Mon, 01/03/2010 - 06:00
Philip Millward (pictured) and Julian Ashworth, a partner and associate respectively with Walkers’ private equity group in the Cayman Islands, argue that the environment is starting to look brighter for private equity, with fundraising becoming easier, dealmaking poised to rebound and exits becoming easier. But government tax and regulatory intervention remains a cloud on the horizon.
After 2009 ended up with the worst capital-raising environment for private equity for five years, along with a relatively sluggish buyout market, perhaps the best news for the industry is that things surely couldn’t get any worse.
Some promising signs at the start of 2010, however, suggest this is a year for cautious optimism. Improvements in both the economy and stock indices, along with a narrowing in price spreads and greater appetite from debt markets, has seen talk of a more active PE environment amid a string of deals and improved business confidence.
Although 2009 was a poor year for fundraising, Walkers’private equity group has noticed certain market trends developing that are likely to continue throughout the current year.
There appears to be a greater concentration of small- and mid-market funds (as opposed to mega funds) imposing achievable hard caps on fund size and specifying more focused sector and geographic investment guidelines. There has also been a noticeable increase in secondary funds, which enjoyed relative, albeit not stellar, success in their 2009 fundraising efforts.
A number of Walkers’ clients are working toward substantial closings in the first quarter, which supports a more positive outlook for capital deployment in the second half of 2010. What is even more promising is that some managers in the market are expecting to reach or exceed capital-raising targets of USD3bn to USD5bn.
Among the recently reported closed deals in the US, Boston-based Riverside Partners, the lower middle market LBO firm, announced a final closing of its USD406m Fund IV, which was significantly oversubscribed from the proposed USD323m launch target in April last year.
Also hitting the wires was the close of GCG Investors II, a USD122m mezzanine and junior capital fund from Greyrock Capital Group. Principals reported take-up from a diverse group of institutional limited partners in Europe and the US.
The uptick in sentiment does not appear limited to the US, with Abu Dhabi’s Gulf Capital in buoyant mood after closing its heavily oversubscribed Gulf Capital Equity Partners Fund II in February. Gulf Capital highlighted the global interest in the Middle East region from investors in the US, Europe and Asia, including sovereign wealth funds, financial institutions, insurance companies and pension funds.
Despite the relative resurgence in the fund formation market, GPs are still focused on assessing their existing portfolios with a view to restructuring weaker investments and exiting those that are benefiting from a rebound in the markets. Based on Walkers’ activity levels in Cayman, Hong Kong, London and elsewhere, coupled with our analysis of general market commentary, we have observeda number of evolving trends.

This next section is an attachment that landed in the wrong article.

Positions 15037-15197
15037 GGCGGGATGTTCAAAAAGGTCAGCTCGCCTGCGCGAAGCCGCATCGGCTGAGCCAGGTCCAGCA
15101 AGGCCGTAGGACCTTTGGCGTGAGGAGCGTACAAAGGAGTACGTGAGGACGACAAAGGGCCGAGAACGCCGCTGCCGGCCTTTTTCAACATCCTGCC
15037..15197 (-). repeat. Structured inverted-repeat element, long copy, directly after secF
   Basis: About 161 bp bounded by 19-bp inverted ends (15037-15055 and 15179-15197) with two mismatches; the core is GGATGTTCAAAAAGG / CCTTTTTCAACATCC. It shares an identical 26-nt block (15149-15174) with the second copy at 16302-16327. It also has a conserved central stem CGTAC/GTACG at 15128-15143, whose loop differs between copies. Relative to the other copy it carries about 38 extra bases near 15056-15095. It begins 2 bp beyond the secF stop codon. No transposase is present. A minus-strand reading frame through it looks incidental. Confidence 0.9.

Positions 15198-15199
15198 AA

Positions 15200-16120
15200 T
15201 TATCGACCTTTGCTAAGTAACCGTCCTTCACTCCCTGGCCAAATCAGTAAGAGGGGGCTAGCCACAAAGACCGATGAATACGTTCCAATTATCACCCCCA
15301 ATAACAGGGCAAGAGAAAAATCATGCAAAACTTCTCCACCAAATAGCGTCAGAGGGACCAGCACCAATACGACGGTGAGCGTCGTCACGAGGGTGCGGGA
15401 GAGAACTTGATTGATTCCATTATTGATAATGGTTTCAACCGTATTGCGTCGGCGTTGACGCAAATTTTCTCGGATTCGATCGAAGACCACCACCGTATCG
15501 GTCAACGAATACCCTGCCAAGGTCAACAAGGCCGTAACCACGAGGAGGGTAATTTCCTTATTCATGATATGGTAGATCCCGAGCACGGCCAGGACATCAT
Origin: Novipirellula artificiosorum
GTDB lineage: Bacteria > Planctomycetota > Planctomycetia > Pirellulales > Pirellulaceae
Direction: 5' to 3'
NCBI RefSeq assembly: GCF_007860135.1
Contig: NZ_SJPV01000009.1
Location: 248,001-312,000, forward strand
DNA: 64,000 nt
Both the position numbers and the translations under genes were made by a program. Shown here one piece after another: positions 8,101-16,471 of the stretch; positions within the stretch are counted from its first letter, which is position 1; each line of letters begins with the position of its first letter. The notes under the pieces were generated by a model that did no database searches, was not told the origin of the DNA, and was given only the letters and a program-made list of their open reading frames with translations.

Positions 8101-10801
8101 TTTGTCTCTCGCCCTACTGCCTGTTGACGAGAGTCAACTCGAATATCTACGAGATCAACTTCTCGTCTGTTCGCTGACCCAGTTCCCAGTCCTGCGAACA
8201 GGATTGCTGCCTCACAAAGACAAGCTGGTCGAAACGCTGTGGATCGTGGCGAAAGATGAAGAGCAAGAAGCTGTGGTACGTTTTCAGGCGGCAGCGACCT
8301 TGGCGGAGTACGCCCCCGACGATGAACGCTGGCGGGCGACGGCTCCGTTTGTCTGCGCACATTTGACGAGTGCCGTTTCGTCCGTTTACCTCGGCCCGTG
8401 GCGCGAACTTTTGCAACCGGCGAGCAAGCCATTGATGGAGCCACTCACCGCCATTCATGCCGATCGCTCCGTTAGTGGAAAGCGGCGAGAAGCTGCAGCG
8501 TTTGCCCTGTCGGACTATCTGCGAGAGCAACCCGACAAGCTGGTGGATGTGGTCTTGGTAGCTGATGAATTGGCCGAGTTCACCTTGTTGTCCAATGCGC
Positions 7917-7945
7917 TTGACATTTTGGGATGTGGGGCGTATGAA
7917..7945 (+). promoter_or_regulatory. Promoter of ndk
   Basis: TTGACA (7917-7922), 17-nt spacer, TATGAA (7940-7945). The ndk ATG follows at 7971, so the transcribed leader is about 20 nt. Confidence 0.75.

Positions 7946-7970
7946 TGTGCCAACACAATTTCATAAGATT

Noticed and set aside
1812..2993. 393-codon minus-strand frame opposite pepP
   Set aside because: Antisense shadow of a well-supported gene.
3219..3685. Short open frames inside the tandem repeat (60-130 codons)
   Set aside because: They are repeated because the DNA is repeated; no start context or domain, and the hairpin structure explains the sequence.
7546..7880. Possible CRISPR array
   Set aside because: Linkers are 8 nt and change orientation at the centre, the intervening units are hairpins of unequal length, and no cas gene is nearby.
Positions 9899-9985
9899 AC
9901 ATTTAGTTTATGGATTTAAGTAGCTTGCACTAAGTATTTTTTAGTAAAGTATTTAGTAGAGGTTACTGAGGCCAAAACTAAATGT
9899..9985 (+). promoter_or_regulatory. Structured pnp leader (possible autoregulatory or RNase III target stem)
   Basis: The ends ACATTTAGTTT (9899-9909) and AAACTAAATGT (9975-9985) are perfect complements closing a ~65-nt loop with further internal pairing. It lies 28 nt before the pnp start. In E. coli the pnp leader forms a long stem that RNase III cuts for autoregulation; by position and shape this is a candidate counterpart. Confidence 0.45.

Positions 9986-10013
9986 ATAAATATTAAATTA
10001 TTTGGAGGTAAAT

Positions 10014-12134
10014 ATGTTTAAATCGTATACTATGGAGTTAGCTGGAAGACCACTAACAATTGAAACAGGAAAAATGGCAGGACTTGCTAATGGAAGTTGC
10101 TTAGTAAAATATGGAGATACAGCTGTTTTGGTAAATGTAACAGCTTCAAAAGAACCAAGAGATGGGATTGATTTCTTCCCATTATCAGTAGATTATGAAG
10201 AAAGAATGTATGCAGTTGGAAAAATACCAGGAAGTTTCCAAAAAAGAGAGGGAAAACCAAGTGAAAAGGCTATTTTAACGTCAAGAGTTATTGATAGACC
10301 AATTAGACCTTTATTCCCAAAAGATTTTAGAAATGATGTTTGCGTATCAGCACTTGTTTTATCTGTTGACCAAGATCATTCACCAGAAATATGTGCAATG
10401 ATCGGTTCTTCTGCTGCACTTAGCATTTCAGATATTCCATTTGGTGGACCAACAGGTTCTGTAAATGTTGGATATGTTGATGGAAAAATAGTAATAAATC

A recent survey of private equity managers from BDO points to a surge in investments, with the vast majority of firms surveyed expecting an increase in investment activity in 2010, driven by the“unprecedented availability” of capital from private equity funds which needs to be invested.
While BDO expect the mid-market houses to lead the charge in 2010, other comments from some of the larger players (including KKR and Bain Capital) suggest that mega fund firms are also in good shape, having refinanced significant levels of debt, and that larger deals are also set for a comeback, albeit with lower leverage.
Secondly, as deal flow has started to return, the range of potential exit opportunities has widened, particularly with the bounce in global stock markets. As debt finance opportunities improve, a trade sale has become a more realistic option, particularly as many industries are undergoing a period of restructuring and consolidation in continued efforts to deal with the recent adverse conditions.
Thirdly, private equity- and venture capital-owned companies featured strongly in a wave of final quarter IPOs as firms looked to release value from investments made over the past few years. This is a trend that is expected to continue over the first half of 2010, particularly in Asian markets such as Taiwan.
Finally, secondary directs may prove to be more prominent in 2010 if price spreads continue to narrow and funds either come to the end of their investment term or seek partial liquidity.
Against this backdrop, although the PE industry is keen to leverage off the gradual increase in confidence globally, no one is underestimating the potential barriers that may slow this resurgent growth as a result of governments seeking to impose new regulatory and fiscal constraints on private equity activity.
Many industry participants are wary of the various legislative proposals that may impact the way in which in PE firms operate, although as has been proven many times before, through adversity comes innovation. Those of us in the offshore world remain confident that our role as facilitators of global financial arrangements will continue well into the future.
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